ECTS Abstracts (2015) 1 CU2.4

Vitamin D and cancer

David Feldman


Stanford, UK.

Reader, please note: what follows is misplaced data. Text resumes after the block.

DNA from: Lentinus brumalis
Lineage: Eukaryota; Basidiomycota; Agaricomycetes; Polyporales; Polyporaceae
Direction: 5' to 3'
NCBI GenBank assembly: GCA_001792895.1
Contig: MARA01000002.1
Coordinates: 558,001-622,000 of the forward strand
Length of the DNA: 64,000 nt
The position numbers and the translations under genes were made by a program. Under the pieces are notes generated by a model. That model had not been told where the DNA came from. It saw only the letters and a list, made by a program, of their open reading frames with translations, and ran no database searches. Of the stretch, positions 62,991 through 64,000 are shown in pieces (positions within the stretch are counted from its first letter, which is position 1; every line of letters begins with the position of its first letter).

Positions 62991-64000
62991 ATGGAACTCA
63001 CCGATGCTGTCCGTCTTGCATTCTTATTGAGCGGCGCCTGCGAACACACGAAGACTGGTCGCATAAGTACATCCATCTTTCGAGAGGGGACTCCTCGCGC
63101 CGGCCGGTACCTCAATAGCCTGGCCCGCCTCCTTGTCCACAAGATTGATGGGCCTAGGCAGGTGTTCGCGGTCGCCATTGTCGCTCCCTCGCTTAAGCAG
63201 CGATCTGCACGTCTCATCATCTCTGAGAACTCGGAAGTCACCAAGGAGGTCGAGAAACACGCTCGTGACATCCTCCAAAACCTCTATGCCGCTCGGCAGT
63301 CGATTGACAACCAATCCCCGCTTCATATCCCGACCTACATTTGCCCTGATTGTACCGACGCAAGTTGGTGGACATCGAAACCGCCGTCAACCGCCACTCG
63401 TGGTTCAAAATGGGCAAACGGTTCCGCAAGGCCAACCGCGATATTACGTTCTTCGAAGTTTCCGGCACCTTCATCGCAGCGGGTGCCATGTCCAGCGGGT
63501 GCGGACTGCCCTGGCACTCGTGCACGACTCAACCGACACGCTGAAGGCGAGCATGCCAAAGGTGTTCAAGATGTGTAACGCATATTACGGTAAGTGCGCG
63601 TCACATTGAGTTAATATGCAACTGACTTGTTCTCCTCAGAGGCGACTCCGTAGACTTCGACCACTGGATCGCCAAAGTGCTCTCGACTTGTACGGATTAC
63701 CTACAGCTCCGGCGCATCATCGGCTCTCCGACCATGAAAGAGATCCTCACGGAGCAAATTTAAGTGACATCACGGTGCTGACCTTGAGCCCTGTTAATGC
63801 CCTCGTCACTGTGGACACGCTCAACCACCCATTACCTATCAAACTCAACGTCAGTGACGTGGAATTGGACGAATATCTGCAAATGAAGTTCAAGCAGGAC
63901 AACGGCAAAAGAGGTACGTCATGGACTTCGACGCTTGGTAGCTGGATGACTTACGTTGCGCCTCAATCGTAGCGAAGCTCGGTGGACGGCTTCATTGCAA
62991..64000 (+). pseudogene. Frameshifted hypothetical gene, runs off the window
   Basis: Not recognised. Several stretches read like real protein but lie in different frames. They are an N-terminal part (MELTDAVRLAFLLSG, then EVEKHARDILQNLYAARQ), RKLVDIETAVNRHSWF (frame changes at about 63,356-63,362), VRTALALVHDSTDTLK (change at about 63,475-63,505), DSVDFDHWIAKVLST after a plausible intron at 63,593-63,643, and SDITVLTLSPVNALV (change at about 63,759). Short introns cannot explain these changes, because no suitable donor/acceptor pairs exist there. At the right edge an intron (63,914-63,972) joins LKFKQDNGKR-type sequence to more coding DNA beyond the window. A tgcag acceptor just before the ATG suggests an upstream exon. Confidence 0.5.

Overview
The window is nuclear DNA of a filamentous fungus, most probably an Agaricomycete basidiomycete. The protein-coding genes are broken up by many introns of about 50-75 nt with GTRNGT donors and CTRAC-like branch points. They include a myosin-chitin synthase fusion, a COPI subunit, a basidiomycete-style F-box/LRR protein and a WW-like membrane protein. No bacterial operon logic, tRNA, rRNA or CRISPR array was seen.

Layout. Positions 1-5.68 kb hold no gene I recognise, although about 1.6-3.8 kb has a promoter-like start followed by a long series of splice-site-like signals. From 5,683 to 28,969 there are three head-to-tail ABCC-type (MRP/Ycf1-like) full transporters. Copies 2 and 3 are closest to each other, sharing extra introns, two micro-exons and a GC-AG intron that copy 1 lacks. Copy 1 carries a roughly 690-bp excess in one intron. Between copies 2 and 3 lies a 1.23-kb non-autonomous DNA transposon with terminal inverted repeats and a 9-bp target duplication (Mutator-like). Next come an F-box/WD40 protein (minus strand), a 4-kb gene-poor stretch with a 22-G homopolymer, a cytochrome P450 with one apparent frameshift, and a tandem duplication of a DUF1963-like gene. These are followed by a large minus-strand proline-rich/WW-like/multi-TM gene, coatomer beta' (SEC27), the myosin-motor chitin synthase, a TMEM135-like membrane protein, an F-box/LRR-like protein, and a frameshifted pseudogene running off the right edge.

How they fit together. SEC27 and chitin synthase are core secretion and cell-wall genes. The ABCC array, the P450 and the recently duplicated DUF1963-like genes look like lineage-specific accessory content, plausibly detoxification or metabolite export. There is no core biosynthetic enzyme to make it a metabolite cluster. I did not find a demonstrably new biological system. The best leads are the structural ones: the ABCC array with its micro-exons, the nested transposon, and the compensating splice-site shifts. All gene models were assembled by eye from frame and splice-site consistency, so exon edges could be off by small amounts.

Vitamin D is not really a vitamin but the precursor to the potent steroid hormone calcitriol (1,25-dihydroxyvitamin D3). Calcitriol, originally known for its regulation of calcium metabolism and bone homeostasis, has widespread extra-skeletal actions throughout the body including beneficial effects on the development and progression of cancer. The vitamin D receptor (VDR) is expressed in most tissues of the body. Most cancer data have been accumulated for colon, breast and prostate cancer but a benefit from vitamin D may be found in many cancers. Calcitriol regulates numerous extra-skeletal pathways that could play a role in determining cancer risk and prognosis including pathways involved in proliferation, apoptosis, differentiation, inflammation, invasion, angiogenesis and metastasis, and it therefore has the potential to affect cancer development and growth. Vitamin D status, which is determined by sunlight exposure, diet and supplements, might reduce the risk of developing cancer, and the appropriate regulation of cancer-relevant pathways by vitamin D might also have a place in the treatment of cancer. Multiple cell culture and animal models of cancer support a role for dietary vitamin D3 and calcitriol in retarding cancer development and progression; however, data from human clinical trials are thus far inconsistent. Randomized control trials in humans do not yet exist to conclusively support a beneficial role for vitamin D, however accumulating results from preclinical and some clinical studies strongly suggest that vitamin D deficiency increases the risk of developing cancer and that avoiding deficiency and adding vitamin D supplements might be an economical and safe way to reduce cancer incidence and improve cancer prognosis and outcome. If adequate vitamin D concentrations do reduce risk, ensuring that people receive sufficient vitamin D would be an easily available, economical and safe modality to reduce cancer incidence and mortality.

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